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Thursday, July 8, 1999 Published at 23:50 GMT 00:50 UK

World: Europe

Analysis: The battle in Serbia

Anti-Milosevic demonstrations are increasing

By Balkans Analyst Gabriel Partos

The end of the conflict in Kosovo has led to a return to normal politics in Serbia.

Kosovo: Special Report
Since late June, opposition parties have held several demonstrations, demanding President Milosevic's resignation.

But what chance is there for a change at the top?

There is no doubt that Mr Milosevic has emerged much weakened from defeat in the conflict with Nato over Kosovo.

Nationalist project

[ image: Tensions are high between pro- and anti-government factions]
Tensions are high between pro- and anti-government factions
It was his tough crackdown on the Kosovo Albanians that cemented his hold on power in Serbia 10 years ago.

And now that Belgrade has, in practical terms, handed over control of Kosovo to the international community, his Serbian nationalist project has suffered its most catastrophic defeat.

True, Serbian state-controlled media outlets have portrayed the Serbian military withdrawal from Kosovo as a victory.

They have tried to gloss over the plight of Serbian refugees from Kosovo who have now become the victims - albeit on a much smaller scale - of a reverse form of ethnic cleansing.

Continued control over a substantial part of the media is a crucial source of strength in Mr Milosevic's struggle to stay in power.

Network of patronage

There are other important factors of support in the network of patronage that makes up the Milosevic couple's post-communist state.

[ image: The army command remains loyal to Milosevic]
The army command remains loyal to Milosevic
These include a police force that has been much inflated in size and has taken a substantial share of the budget; as well as an informal chain of command which ensures political control over the judiciary, the civil service, and what is left of the state-run economy.

The mainly-conscript army is under-financed and largely apathetic; but its general command has been repeatedly purged and is packed with Milosevic loyalists.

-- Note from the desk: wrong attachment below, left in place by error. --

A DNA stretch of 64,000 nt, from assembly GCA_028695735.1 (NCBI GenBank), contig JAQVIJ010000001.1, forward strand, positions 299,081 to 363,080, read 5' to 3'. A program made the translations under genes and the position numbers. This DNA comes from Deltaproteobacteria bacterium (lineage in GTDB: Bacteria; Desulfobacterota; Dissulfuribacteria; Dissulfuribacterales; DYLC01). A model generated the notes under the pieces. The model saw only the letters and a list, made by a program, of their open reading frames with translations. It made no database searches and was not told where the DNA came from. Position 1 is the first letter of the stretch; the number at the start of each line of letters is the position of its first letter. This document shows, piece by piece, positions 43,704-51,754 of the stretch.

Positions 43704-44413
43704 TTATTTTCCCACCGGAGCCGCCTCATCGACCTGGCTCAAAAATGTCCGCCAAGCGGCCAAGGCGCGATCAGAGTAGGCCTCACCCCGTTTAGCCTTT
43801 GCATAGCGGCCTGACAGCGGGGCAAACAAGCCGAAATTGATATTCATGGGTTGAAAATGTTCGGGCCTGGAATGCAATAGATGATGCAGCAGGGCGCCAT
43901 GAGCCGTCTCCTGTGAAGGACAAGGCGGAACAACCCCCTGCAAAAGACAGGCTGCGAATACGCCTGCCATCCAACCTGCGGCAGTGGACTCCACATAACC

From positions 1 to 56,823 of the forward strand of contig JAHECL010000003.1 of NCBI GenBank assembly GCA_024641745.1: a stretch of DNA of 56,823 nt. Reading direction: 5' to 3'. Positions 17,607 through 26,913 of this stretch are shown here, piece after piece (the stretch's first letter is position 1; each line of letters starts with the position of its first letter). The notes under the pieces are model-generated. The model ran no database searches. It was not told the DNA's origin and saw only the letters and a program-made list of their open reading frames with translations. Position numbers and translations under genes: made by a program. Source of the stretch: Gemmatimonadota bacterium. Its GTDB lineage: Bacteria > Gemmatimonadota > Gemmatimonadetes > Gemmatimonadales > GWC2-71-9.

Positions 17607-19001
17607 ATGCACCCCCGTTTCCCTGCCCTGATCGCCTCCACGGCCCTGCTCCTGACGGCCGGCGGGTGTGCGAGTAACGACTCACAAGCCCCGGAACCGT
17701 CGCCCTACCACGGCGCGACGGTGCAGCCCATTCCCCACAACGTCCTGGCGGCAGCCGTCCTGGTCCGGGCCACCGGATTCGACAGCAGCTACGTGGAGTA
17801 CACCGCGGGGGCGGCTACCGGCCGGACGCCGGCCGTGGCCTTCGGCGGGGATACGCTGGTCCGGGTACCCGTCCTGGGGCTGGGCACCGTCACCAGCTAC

The opposition has few assets in terms of control over institutions.

But over the past two years - since President Milosevic was forced to recognise the opposition's municipal election victories - it has made inroads into local government.

It can also get its message across - at least in areas where the local media are under its control.

Rallying the masses

However, the opposition's main strength - at least potentially - is its ability to mobilise people to go out onto the streets.

[ image: Demonstrations like this have yet to reach Belgrade]
Demonstrations like this have yet to reach Belgrade
That's what happened for three months starting at the end of 1996 when the authorities tried - unsuccessfully - to invalidate the opposition's local election victories.

This time the anti-government demonstrations have attracted substantial but not huge crowds.

It may need more time for these protests to gather momentum; and it may also require the focus of a large crowd in Belgrade where the opposition have not yet held a demonstration.

The leader of the centrist Democratic Party, Zoran Djindjic, has said it will take a couple of months before the protests become an immediate threat to Mr Milosevic.

Need to unite

The Democratic Party is the leading force in the Alliance for Change - an umbrella group that represents the opposition's awareness that, without unity, it has no chance of unseating Mr Milosevic.

[ image: Zoran Djindjic: Protests do not yet threaten Milosevic]
Zoran Djindjic: Protests do not yet threaten Milosevic
But the Alliance for Change is a collection of relatively small groupings; and even the Democratic Party is not represented in the Serbian Parliament because it boycotted the elections of 1996.

For the opposition's challenge to succeed, it would probably need the support of ex-Deputy Prime Minister Vuk Draskovic's conservative Serbian Renewal Movement.

But Mr Draskovic and Mr Djindjic have been sworn enemies since their alliance collapsed two years ago; and so far Mr Draskovic has taken a largely neutral position in the emerging challenge by Mr Djindjic to President Milosevic's position.

True, Mr Draskovic has shown signs of support for anti-government demonstrators - but not for those affiliated to the Alliance for Change.

Divided and overruled

[ image: Protesters sign a petition calling for Milosevic to quit]
Protesters sign a petition calling for Milosevic to quit
Serbia's opposition has been notoriously fractious over the years, and its disunity may well be Mr Milosevic's main source of strength.

His position is also helped by a largely apathetic population that has been demoralised by defeat and worn down by years of economic privation.

But the parlous state of the economy gives the opposition perhaps its best chance for success.

The international community has made it clear that Serbia will receive no reconstruction aid as long as Mr Milosevic and other indicted war criminals stay in office.

If the opposition can get this message across to the people, it may stand a good chance in the battle for power.

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